Introspection · Update · Writing Process

Commitment vs. Reconsideration

As a reminder, Wednesdays are for creative work and Saturdays are for everything else, including blog updates. However, seeing as this post regards a story of mine, particularly my attempt at a chronologically updating online story Crossing the Line, I thought it fitting to post it today.

I struggle a lot with commitment. I start projects endlessly, never finish them. I decide on to read or play something and get distracted. I say I’ll show up to an event – and I do! – but I realize last minute that I would rather do something else. Even my hobbies and interests, I get incredibly invested and keep going until I burn out.

The one consistency in my life has been a passion for creative writing. That’s how I know that this is something that I genuinely want to do.

For this purpose, one of the reasons I started this blog was to keep myself accountable, so that I actually do make a habit of writing. I starting posting a novel idea, Crossing the Line, because I thought that making it publicly available would keep me accountable. And because of who I am as a person, when evidence started showing up that this was not the case, I began to think “No, this is just me trying to convince myself to give up on a commitment again.”

I have difficulty determining for myself when I should stick with a commitment and when I should reconsider. This is often because I am very, very good at making up excuses to be lazy and making myself believe it. If I don’t remain vigilant and question my own motivations, I won’t get anything done at all, and I won’t even feel guilty about it because I’ve justified it to myself.

However, in this particular instance, I think I’ve genuinely learned something about myself as both a person and an aspiring writer.

Initially, Crossing the Line was a story I didn’t care about. It was just for fun, and because of that, I thought I could easily just post it online to the public without a care, using it as an exercise to keep myself writing in a steady, chronological order. However, now it is the novel that I aim to publish first. Unexpectedly, this silly excuse for a murder story has become something with meaning and a message, and because of that, the idea of posting its unpolished rough draft has become daunting.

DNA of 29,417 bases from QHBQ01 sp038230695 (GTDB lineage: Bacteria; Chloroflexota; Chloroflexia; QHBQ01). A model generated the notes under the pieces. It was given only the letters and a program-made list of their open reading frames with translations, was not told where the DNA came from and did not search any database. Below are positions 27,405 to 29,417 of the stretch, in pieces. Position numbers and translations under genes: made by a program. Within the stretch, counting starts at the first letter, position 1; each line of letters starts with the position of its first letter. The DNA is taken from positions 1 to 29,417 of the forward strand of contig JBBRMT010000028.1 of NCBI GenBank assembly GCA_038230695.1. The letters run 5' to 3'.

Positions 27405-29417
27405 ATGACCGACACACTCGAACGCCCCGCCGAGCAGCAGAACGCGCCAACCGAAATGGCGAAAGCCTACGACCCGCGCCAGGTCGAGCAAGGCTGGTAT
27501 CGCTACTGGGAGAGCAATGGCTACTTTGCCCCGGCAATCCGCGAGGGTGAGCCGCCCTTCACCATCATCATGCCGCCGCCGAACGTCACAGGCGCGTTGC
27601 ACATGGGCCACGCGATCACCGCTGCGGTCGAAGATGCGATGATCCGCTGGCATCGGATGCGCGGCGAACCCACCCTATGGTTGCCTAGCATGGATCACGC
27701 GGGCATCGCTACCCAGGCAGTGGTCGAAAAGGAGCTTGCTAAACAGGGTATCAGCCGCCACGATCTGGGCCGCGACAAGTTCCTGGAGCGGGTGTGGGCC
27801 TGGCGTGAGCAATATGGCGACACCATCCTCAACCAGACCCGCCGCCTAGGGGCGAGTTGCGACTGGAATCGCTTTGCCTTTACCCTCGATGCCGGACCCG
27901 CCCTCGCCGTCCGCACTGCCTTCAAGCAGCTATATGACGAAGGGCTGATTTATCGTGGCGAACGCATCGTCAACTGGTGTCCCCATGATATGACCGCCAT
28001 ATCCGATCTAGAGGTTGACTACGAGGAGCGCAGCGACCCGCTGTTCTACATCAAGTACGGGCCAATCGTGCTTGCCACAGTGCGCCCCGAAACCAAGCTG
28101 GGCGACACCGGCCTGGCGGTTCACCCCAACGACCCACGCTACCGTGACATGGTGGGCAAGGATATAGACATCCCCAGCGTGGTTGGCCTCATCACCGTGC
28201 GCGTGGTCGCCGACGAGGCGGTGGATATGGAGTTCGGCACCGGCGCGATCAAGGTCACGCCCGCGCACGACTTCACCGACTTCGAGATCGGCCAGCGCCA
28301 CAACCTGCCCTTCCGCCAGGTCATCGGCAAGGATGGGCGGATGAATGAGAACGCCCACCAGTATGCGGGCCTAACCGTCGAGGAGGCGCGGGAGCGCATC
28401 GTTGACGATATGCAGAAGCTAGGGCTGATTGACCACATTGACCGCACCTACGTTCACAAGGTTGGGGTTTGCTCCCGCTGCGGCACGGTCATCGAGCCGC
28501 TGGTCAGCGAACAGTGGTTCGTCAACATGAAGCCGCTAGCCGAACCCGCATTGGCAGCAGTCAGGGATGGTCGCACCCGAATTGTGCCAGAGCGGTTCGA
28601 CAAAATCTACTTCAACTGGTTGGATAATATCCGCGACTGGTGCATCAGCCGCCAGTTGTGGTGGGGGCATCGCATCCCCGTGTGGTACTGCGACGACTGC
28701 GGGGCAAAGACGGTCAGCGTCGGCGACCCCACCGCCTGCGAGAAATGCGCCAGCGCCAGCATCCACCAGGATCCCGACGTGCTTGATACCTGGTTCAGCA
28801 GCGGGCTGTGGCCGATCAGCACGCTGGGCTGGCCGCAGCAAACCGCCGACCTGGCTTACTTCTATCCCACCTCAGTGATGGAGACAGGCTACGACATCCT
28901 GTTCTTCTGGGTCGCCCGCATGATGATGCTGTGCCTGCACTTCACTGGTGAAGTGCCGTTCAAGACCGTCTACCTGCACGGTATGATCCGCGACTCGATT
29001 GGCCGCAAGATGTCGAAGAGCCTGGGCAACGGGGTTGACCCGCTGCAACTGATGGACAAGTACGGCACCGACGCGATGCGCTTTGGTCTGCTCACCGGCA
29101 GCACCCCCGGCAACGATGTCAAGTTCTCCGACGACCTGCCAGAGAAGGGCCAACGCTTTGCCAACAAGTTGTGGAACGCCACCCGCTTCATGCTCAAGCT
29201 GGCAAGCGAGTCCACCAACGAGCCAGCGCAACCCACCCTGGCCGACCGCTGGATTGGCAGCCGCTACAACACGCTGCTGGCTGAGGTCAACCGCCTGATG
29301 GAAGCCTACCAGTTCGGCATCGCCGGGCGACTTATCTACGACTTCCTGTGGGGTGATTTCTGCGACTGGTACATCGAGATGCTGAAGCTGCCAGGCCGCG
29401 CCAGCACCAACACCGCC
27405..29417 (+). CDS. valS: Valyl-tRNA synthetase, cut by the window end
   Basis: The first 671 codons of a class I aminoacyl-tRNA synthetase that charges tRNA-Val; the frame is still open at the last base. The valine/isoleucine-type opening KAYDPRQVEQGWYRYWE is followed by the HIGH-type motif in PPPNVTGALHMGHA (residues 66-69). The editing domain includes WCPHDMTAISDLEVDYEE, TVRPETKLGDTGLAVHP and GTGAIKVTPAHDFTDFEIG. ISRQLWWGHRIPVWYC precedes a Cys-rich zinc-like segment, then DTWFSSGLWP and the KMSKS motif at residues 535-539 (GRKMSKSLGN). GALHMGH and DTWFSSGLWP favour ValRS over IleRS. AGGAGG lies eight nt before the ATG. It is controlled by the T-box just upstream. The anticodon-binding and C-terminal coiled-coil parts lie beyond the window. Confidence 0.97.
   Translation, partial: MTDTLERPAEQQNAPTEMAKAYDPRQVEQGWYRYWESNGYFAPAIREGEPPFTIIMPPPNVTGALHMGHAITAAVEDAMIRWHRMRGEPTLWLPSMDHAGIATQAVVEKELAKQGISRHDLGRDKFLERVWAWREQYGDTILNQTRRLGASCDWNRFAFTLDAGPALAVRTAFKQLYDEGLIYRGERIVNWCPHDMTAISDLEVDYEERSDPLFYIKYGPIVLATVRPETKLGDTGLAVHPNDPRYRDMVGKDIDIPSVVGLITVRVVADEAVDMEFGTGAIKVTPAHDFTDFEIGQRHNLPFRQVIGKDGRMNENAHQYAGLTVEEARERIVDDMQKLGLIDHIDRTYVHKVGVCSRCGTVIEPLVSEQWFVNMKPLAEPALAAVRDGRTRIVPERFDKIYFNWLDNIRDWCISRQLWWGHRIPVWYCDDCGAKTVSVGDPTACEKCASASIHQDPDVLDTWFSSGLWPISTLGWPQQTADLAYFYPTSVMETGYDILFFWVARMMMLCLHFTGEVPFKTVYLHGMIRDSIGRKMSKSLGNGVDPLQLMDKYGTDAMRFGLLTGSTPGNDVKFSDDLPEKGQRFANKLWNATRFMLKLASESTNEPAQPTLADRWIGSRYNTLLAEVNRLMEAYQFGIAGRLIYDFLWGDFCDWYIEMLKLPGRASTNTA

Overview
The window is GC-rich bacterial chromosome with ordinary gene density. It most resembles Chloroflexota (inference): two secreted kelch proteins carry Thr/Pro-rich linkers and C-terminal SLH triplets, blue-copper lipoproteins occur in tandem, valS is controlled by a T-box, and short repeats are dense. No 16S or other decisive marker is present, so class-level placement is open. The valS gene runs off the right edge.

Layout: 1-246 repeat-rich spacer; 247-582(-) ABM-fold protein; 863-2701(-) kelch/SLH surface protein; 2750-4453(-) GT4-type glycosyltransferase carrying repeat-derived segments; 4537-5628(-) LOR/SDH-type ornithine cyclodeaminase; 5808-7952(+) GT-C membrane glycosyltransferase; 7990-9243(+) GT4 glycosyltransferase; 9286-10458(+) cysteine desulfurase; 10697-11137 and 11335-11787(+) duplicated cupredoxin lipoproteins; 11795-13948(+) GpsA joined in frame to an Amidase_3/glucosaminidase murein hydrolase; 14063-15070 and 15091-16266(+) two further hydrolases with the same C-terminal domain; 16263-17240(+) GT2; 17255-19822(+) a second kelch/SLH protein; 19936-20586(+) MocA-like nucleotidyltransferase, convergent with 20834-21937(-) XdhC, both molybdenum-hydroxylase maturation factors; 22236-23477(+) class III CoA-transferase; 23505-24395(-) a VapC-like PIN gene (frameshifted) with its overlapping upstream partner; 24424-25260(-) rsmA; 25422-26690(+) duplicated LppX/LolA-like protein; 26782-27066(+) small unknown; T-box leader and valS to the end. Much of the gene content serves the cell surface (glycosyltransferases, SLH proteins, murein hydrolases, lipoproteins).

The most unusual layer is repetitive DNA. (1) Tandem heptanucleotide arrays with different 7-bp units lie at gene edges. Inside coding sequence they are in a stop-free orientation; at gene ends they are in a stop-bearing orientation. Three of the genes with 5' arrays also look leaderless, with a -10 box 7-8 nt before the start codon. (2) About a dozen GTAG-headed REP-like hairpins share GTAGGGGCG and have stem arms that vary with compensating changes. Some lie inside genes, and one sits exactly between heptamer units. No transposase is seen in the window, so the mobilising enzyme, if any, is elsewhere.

I realized this quite early on, but I was still unsure whether this was truth or a lie I was telling myself to get out of yet another self-imposed obligation. To figure it out, I decided to try continuing my draft without the dread of posting it to this blog in a dissatisfying state. My writer’s block has all but vanished.

And so, for the sake of this story, I have determined that I should stop promising to upload Crossing the Line to this blog. It was a worthy commitment, but for the sake for the story – and this blog! – I need to let it go.  The reason I missed so many Wednesday posts or used poetry as filler is also because I was hoping to post Crossing the Line before I do anything new. Clearly that didn’t work out, and I have now realized that it would never work out. If anything, my attempts to cling to a commitment that wasn’t working had become an excuse for further procrastination.

After some thought, I have decided that, seeing as I have some time this summer, I will come of with a lighter story, without so much heavy meaning, that I will post online instead. I do not yet know what the replacement will be, but in this way I hope to revitalize my commitment to this blog over the summer without compromising my comfort or the quality of my hopeful manuscript.

I hope you look forward to it, and I thank everyone for their support as I drag myself down the long, long road to publication.

3 thoughts on “Commitment vs. Reconsideration

  1. Sabes, honestly this is me with Crowns and Scepters. Honestly it’s super hard to keep consistent with your writing after the glory of finishing the first chapter.

    Personally, what helps me (as a person who’s never posted my writing, haha) is to stop seeing my writing as a passion project or a fun side hobby, but as homework. Write for 30 minutes a day at a set time just like you’d write an essay on the impacts of WW2. Passion doesn’t mean anything unless you have a product.

    Still, I could use some other methods to get myself writing. Do you have any go-to tips?


    1. Ahaha, my problem with Crossing the Line specifically was that by deciding to post it online, I was putting unnecessary pressure on myself about getting it right in the rough draft. I’m having an easier time of it now that I’ve decided to pull it for a more traditional publishing route.

      In my case, I would write an essay on the impacts of WWII about five hours before the essay is due, so that’s not a good approach for me either, ahaha.

      My primary method to get myself writing is to just remind myself that I like writing. No one’s making me write. I’m doing it because I want to, so why aren’t I doing it?

      Because I don’t want to? Foolish, then you never would have started anyway.

      Since my main issue is primarily boredom and or willpower, my tactics involve a lot of psyching myself up, reminding me that no one in the world can write my story but myself, that if I don’t write it, the rest of the world will never get to know the story. Things like that.

      Maybe I’ll write a more in-depth post on personal methods though, so stay tuned!


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